I could really feel each emotion deeply as she struggled with the ins and outs of relationship choices.

This book series is great in so many ways, but this one addresses young widowhood in a way that not many do. For a newer widow, it might be too raw, but in one that is struggling with the moving on factor, and life in general, it would be very helpful as you walk with Bree through it.

I love how Deborah Raney pulls out real life issues and yet makes it so part of the story, you don’t realize. My favorite part was the grandmother, and dealing with having to keep her safe, but battling the independence. As someone that has cared for grandparents as they aged, I found this so relatable.


I received this book from NetGalley and the publisher. The opinions contained herein are my own.

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The Beautiful Pretender by Melanie Dickerson

Reviewed by Martha Artyomenko


About the book:

The Margrave of Thornbeck has to find a bride, fast. He invites ten noble-born ladies from around the country to be his guests at Thornbeck Castle for two weeks, a time to test these ladies and reveal their true character.

Avelina is only responsible for two things: making sure her deception goes undetected and avoiding being selected as the margrave’s bride. Since the latter seems unlikely, she concentrates on not getting caught. No one must know she is merely a maidservant, sent by the Earl of Plimmwald to stand in for his daughter, Dorothea.

Despite Avelina’s best attempts at diverting attention from herself, the margrave has taken notice. And try as she might, she can’t deny her own growing feelings. But something else is afoot in the castle. Something sinister that could have far worse—far deadlier—consequences. Will Avelina be able to stop the evil plot? And at what cost?

My Review:

I don’t preorder very many authors. Melanie Dickerson is an exception to my rule. I know that I can give her books as gifts, order them for myself and always be pleased with the quality of the writing and the story.
The Beautiful Pretender was no exception. I found myself in a room of almost 60 noisy theater students and yet, I was able to concentrate and transport myself to another world beyond the theater room. It takes a skilled author to be able to do that for me!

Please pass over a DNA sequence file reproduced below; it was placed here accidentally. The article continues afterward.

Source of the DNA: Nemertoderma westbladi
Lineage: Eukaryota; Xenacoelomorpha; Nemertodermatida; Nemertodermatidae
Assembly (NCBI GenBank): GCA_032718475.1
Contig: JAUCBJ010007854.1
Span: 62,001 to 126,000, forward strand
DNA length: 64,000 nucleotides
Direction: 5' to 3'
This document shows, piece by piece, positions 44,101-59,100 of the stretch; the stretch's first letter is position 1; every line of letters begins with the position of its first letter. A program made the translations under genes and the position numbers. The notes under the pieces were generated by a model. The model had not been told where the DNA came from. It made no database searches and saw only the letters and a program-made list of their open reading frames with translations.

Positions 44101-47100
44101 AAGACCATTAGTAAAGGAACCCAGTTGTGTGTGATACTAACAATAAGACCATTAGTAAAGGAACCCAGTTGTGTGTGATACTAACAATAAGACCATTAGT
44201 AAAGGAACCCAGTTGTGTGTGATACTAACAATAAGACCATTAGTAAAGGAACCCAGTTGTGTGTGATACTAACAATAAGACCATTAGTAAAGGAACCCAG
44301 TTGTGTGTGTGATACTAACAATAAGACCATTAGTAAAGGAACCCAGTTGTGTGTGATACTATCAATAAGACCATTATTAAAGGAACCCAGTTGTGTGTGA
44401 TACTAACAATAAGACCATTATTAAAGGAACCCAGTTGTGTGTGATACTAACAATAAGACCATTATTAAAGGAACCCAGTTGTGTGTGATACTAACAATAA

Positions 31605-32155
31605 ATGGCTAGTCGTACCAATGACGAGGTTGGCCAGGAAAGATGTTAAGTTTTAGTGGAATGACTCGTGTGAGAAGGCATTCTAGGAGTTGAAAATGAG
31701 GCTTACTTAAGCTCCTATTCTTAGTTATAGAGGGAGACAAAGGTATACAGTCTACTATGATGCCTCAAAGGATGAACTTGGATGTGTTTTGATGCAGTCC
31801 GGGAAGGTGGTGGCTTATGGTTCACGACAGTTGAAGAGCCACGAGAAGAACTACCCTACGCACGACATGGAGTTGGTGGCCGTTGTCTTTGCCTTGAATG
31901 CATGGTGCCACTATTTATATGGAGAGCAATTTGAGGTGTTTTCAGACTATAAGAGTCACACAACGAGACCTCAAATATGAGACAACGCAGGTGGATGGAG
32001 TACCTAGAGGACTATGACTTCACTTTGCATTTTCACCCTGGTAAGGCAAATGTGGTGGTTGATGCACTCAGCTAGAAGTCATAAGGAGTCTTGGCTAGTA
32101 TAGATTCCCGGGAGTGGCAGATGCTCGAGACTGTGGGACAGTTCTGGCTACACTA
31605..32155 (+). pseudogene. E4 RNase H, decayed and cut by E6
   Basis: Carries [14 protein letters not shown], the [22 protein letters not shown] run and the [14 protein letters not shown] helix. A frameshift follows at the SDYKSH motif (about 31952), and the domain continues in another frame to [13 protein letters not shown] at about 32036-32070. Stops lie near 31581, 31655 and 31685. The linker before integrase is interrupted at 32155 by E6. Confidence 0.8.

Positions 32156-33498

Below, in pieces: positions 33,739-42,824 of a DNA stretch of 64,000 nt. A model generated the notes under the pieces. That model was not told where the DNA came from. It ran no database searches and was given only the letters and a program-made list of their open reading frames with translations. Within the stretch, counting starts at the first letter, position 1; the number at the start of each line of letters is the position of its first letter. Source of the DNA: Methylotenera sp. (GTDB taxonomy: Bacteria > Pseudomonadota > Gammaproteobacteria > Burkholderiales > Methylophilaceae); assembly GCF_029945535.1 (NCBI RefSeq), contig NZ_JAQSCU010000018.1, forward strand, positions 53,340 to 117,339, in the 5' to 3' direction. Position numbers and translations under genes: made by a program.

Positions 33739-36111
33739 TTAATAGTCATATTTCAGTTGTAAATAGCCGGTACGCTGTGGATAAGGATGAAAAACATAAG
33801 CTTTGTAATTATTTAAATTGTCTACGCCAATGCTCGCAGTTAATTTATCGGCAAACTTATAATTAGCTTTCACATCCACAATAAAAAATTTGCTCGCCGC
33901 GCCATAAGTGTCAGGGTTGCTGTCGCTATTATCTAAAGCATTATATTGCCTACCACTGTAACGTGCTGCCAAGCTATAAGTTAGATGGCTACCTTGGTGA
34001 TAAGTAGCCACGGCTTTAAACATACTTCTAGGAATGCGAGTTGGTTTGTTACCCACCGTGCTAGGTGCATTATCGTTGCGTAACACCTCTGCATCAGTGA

One of the things I loved about this story, was that while it was a rewritten fairy tale, it was filled to the brim with redemption, forgiveness and life lessons that could be applied today to anyone’s life. This book was great entertainment, but also so uplifting for me. It made me stop and think several times. While still light reading, it had a richness of a deeper story. Great job, Melanie!


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Busy, Busy, Busy…

It seems life tends to go in spurts of busy times. For us, this is a very busy time. Generally, in May, I have a chance to breathe and relax. School is mostly over, but not this year. I have been contemplating when I will have time to fit my breakdown in.

It sounds funny, but  really, I just don’t have time to schedule it in.

We have sports that consume the first half of the school year and then the theater consumes the other half. This fulfills our P.E. and Fine Arts credits, which we use for school, but it takes a lot of time and effort. The other time, we fit in all the other subjects, but like this week, they seemed to conflict an awful lot and we were working on learning on the road. I had a son that was sitting and staring at a vocabulary worksheet blankly for almost an hour. He was worn out, tired and just could not think.

We spent today working on catch up and I am not sure if any of it sunk in, but hoping so.

We had a snafu with math with computer glitches earlier in the year, so we are still working away on math and will be hitting it harder and harder in the next while. In the last calendar year, so far, we have had three deaths in the family, or near family. We may have a fourth soon and it is hard to emotionally prepare.

This was one of the scenes from the play we were in…

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Homeschooling…when we don’t want to.

“But I hate this!”

“This is so boring!”

“This book is too hard.”

“What a dry book. I don’t want to read this anymore.”



You hear complaints from your kids like that? I am sure some moms do. For me, I have heard these complaints from homeschool moms so many times lately.

“We hate such and such assigned book. It is boring, not interesting, and we didn’t want to read it, so we moved on to something we liked better.”